The Media Center for Art History is delighted to announce that it is the recipient of a two-year Digital Art History grant from the Samuel H. Kress Foundation for the digitization and online dissemination of the Columbia University Department of Art History and Archaeology’s Photograph Collection. The collection contains over 105,000 photographic prints collected by the department’s Visual Resources Center starting in the early 20th century.
The collection’s subjects concern Western art and architecture, with major holdings in the subjects of Roman and Greek sculpture, Western painting, manuscripts, and architecture from research collections. The repository includes images from the James Austin Collection of French and Italian Medieval Architecture, the Arthur Kingsley Porter Collection of Romanesque Architecture and Sculpture, and the Charles Lennox Wright Collection of Italian Renaissance Architecture and Sculpture. Many images from distinct sources are present, as well as a large number of photographs individually collected by Columbia faculty to serve specific illustrative needs. Prints were ordered from vendors by faculty request, copied from faculty research images, or donated to the department. Donated images are generally sourced from the individual research collections of faculty members of the department, such as Rudolf Wittkower, Millard Meiss and Margarete Bieber.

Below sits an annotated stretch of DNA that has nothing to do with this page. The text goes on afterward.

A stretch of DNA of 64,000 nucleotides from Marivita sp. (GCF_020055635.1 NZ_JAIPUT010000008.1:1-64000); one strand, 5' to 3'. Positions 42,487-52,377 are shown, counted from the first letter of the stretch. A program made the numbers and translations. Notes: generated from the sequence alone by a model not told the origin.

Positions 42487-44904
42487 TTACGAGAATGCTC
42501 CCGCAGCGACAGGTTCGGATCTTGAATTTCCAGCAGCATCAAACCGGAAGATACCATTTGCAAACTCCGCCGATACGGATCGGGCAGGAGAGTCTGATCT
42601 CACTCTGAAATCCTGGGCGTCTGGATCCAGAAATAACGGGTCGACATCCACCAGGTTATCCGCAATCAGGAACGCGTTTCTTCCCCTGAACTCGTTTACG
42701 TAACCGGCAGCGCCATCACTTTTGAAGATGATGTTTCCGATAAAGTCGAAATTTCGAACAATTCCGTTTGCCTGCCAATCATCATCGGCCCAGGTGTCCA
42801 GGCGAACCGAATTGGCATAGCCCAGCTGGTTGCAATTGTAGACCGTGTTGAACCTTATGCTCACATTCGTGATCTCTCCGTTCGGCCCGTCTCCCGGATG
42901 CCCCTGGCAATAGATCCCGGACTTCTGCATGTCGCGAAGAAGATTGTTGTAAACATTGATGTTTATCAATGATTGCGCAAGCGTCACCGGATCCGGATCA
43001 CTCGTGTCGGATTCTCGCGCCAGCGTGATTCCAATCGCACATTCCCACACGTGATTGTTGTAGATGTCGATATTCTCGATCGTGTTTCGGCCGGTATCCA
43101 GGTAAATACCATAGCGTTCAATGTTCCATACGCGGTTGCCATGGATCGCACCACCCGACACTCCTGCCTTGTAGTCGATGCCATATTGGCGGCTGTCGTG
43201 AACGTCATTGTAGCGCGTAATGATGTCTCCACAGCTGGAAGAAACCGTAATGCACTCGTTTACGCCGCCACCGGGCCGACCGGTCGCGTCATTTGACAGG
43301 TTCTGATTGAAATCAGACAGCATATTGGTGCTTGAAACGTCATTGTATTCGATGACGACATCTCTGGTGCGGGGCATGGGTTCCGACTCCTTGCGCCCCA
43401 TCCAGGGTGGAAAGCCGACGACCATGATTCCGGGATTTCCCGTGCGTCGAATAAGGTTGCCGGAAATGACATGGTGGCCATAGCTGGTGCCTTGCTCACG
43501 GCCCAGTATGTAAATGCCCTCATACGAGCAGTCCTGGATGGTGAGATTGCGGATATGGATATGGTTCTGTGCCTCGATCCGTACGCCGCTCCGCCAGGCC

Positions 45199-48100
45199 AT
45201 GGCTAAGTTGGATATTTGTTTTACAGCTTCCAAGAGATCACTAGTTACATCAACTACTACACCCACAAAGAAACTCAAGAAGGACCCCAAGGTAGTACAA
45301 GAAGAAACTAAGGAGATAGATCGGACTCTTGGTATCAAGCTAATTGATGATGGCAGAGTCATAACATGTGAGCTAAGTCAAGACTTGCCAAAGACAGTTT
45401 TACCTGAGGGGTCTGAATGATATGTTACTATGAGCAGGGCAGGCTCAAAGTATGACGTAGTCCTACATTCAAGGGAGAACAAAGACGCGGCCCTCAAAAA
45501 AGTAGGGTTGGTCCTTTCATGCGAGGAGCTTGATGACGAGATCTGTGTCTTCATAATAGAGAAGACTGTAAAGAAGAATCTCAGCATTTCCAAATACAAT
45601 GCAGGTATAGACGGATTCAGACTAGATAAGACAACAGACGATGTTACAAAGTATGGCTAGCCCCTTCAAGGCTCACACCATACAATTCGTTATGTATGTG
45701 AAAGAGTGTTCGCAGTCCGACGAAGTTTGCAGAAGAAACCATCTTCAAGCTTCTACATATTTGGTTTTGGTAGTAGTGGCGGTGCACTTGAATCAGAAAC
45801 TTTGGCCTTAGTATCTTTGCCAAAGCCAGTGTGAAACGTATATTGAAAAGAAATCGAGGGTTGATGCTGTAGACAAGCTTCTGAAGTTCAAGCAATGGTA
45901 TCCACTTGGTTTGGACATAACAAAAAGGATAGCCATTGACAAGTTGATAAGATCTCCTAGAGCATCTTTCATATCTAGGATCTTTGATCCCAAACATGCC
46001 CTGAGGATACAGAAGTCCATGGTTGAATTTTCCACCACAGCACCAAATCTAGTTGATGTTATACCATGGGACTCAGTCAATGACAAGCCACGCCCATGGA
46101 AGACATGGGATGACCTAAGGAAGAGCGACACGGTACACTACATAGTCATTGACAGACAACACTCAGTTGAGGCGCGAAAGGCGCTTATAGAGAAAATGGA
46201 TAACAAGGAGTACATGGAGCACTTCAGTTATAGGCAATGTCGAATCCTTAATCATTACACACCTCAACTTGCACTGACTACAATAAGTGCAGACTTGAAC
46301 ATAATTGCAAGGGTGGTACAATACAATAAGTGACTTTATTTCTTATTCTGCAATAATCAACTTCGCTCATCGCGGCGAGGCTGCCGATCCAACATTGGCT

The photograph collection is currently underutilized due to a lack of accessibility. The vast majority of prints are stored offsite, and while the photographs are sorted broadly by subject, a full catalog of the collection does not exist. Starting in Spring 2023, these digitized photographs will be incorporated into the Media Center’s image database (MCID) and will be searchable by keyword and easily accessible, with high-quality downloadable versions. This ease of use will once again make the photograph collection an important and useable resource.
Digitization of the photograph collection is a part of a larger initiative to digitize the entirety of the Department of Art History and Archaeology’s physical image collections.